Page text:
This study aimed to systematically review the associations between periodontal diseases/tooth loss and sleep duration/quality.
PubMed, Scopus, and Embase databases were searched (up to May 2021) to identify studies that assessed the association between periodontal diseases or number of teeth with sleep quality and sleep duration. Two researchers independently selected the studies and extracted the data. Considering the high heterogeneity among the included studies, meta-analysis was deemed unviable. Results are presented descriptively for sleep quality (studies that have used PSQI), self-reported sleep hours, and other tools that assessed sleep patterns.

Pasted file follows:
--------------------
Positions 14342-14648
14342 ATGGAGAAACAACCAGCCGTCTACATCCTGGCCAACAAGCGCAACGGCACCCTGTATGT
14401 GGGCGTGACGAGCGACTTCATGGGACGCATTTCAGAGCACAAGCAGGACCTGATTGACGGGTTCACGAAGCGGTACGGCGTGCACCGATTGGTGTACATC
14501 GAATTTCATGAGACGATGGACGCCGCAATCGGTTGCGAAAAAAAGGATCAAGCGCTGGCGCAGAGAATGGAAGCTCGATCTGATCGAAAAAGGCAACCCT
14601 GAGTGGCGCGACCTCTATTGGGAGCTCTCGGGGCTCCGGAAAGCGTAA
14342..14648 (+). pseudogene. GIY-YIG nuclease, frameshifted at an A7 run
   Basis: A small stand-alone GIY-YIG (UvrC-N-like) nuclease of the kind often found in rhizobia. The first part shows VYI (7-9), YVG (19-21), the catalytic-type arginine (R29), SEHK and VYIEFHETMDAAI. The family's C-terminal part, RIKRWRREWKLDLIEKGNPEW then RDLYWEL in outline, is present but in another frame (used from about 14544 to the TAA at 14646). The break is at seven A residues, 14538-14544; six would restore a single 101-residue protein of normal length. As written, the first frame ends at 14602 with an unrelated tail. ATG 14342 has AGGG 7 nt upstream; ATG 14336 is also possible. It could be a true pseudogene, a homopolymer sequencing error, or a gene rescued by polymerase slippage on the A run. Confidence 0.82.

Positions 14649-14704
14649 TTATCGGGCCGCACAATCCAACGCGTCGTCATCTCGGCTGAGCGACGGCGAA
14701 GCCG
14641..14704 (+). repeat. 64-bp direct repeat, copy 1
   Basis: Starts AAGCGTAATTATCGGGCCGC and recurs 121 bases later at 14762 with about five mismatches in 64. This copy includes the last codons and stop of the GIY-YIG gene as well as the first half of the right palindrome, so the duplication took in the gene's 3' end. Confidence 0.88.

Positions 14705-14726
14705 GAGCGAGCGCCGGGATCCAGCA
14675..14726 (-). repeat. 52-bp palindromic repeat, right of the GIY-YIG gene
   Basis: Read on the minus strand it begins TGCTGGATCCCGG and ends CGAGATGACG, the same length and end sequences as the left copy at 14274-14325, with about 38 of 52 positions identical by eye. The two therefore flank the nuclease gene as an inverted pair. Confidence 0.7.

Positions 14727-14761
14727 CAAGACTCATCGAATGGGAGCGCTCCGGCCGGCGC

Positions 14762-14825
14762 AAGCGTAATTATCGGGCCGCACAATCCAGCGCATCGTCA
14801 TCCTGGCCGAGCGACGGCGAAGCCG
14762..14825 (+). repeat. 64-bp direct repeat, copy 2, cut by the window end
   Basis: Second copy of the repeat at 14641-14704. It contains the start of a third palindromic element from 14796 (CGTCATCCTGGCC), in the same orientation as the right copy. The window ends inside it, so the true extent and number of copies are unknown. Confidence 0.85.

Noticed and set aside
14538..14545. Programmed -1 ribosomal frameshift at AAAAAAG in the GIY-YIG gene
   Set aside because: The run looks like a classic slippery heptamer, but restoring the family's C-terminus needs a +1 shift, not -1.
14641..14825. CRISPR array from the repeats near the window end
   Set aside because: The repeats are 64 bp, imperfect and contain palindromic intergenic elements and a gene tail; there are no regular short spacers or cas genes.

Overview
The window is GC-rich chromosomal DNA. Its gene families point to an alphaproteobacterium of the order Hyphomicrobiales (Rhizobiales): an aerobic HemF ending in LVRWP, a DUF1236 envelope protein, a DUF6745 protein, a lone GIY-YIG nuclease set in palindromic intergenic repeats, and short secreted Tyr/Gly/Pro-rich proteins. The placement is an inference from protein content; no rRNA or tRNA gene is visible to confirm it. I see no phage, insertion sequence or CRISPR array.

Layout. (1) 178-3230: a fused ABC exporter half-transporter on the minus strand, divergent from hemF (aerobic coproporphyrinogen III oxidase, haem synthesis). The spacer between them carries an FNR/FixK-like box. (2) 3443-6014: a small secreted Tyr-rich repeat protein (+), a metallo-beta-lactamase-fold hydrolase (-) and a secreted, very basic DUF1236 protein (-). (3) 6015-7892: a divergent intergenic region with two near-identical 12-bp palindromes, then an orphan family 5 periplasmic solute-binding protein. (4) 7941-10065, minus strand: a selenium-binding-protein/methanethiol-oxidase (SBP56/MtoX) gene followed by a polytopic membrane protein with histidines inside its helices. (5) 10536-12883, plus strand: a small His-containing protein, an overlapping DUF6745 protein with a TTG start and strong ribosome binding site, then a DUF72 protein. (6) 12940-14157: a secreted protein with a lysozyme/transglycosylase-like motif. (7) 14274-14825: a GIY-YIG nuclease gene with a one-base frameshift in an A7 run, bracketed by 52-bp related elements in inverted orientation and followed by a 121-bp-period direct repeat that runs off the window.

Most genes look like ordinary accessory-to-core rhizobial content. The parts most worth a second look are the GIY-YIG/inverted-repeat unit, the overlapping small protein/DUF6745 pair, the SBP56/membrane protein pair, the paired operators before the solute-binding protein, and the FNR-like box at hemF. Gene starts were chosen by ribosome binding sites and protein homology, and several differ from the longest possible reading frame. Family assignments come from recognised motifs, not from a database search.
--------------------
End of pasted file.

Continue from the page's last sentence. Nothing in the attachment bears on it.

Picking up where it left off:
Twenty studies (16 cross-sectional, two case-control, and two cohort) were included. Eight studies used the Pittsburgh Sleep Quality Index (PSQI) to assess quality of sleep. Six of these studies demonstrated that individuals with worse periodontal conditions demonstrated poorer sleep quality. However, most of the included studies that performed adjusted analysis showed no statistically significant association between self-reported hours of sleep and periodontitis. The mean number of present teeth was assessed in four studies; three of them demonstrated lower numbers of present teeth in individuals with inadequate sleep.
The literature shows conflicting results for the association between sleep hours and periodontitis. However, inadequate sleep may be associated with lower number of present teeth and periodontal diseases. Further studies are necessary in order to confirm these results.

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